We combine these two aspects and then we try to integrate the microarrays within the analysis of mechanisms of regulation. For example, if we suspect that there is a factor that is responsible for some alternative splicing regulation, then we would try to see with microarrays which events change when you over-express or when you knock down the expression of this factor. From that, you can infer how the factor works. We always have to go back to in vitro and biochemical experiments to test these hypotheses.
We can also work the other way around. We can start from a biochemical result and then we can try to see whether a mechanism that we come up with is really general or not by using microarrays and cells in culture.
You are a deputy director forEurasnet, a European Union-created alternative splicing consortium. How was it created and what are its goals?
Eurasnet was started in January 2006 as a European Union-funded project, what they call a “network of excellence.” There was a call for a network of excellence on splicing regulation, probably reflecting the relevance that this field is getting, and the EU thought it would be good to integrate the efforts of different groups working on this.
The idea was to basically touch base and to exchange everything from reagents to protocols and to frequently meet to see how we could better collaborate. One of the most important components of this is that we want to establish platforms and move the technology further. Microarrays is one example, but we are working in several areas.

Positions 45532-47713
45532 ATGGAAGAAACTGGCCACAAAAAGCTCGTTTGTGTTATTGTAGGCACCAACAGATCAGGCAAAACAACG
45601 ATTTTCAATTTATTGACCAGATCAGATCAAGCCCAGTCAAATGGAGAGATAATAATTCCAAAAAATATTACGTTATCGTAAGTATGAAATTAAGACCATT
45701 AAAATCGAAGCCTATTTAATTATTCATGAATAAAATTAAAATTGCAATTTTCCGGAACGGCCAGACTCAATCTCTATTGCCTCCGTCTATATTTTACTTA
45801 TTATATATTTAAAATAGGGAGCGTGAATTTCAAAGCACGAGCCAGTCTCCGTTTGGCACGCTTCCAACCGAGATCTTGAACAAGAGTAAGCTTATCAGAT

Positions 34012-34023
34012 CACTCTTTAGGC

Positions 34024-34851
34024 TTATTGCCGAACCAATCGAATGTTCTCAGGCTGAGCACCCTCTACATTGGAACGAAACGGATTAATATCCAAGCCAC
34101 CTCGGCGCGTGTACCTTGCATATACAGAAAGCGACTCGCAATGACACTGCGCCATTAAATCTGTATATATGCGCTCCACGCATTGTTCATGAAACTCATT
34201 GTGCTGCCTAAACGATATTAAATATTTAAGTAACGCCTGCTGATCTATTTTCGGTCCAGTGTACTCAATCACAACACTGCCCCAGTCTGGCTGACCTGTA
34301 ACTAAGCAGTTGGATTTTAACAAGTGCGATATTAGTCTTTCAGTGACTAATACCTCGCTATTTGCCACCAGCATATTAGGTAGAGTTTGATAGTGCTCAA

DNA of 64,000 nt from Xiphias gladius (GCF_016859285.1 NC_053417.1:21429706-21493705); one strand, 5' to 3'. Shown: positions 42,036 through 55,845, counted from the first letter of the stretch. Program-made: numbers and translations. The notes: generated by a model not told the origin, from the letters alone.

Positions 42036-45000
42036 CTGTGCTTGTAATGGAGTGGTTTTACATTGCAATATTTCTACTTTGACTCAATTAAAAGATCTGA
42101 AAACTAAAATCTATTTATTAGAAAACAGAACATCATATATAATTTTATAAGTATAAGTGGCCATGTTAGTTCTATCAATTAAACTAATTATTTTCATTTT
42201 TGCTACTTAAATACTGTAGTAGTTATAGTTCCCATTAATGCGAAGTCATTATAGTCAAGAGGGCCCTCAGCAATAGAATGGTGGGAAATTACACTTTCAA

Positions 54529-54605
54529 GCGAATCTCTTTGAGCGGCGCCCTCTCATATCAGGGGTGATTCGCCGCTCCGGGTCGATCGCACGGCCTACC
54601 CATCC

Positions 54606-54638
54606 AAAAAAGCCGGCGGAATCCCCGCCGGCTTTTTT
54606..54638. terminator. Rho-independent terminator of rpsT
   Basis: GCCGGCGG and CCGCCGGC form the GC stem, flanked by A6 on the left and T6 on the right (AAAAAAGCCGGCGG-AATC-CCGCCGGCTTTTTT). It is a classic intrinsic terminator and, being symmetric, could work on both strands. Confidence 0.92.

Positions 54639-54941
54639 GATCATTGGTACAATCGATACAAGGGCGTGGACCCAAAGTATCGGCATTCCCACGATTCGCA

This type of technology-driven focus is very important for us. What we hope is that by working together on this we can get better technologies, we can share the know-how, and we also try to strike better deals with companies. If there are many of us and we are influencing the way this kind if research is conducted in Europe, then we should also have better opportunities with companies. That is another aspect.
There are different outreach activities of the network and one very important one is to reach the medical community. It is becoming clearer that many mutations affecting human disease are based on RNA processing and alternative splicing. More and more, medical diagnosis is based on RNA analysis rather than genomic analysis. This is one important community that we want to get in touch with and to help.
You told me recently that you are planning a cross-platform comparison study within Eurasnet. When will that commence?
Well, we were supposed to have the results of our cross-validation experiment by the end of February. I expect that to be completed within the next few weeks. Hopefully by the next annual meeting in April, we will make a decision on which companies we would like to approach and we will provide the information about what the result of the comparison was to all members of the network and anyone who is interested. For sure, we will have everything finished by the end of April.
On the microarray side, we hope to get out of the meeting with a clear idea of what platforms should be used for what application and also with a proposal to start negotiating with companies for better deals for European scientists that are interested in this topic.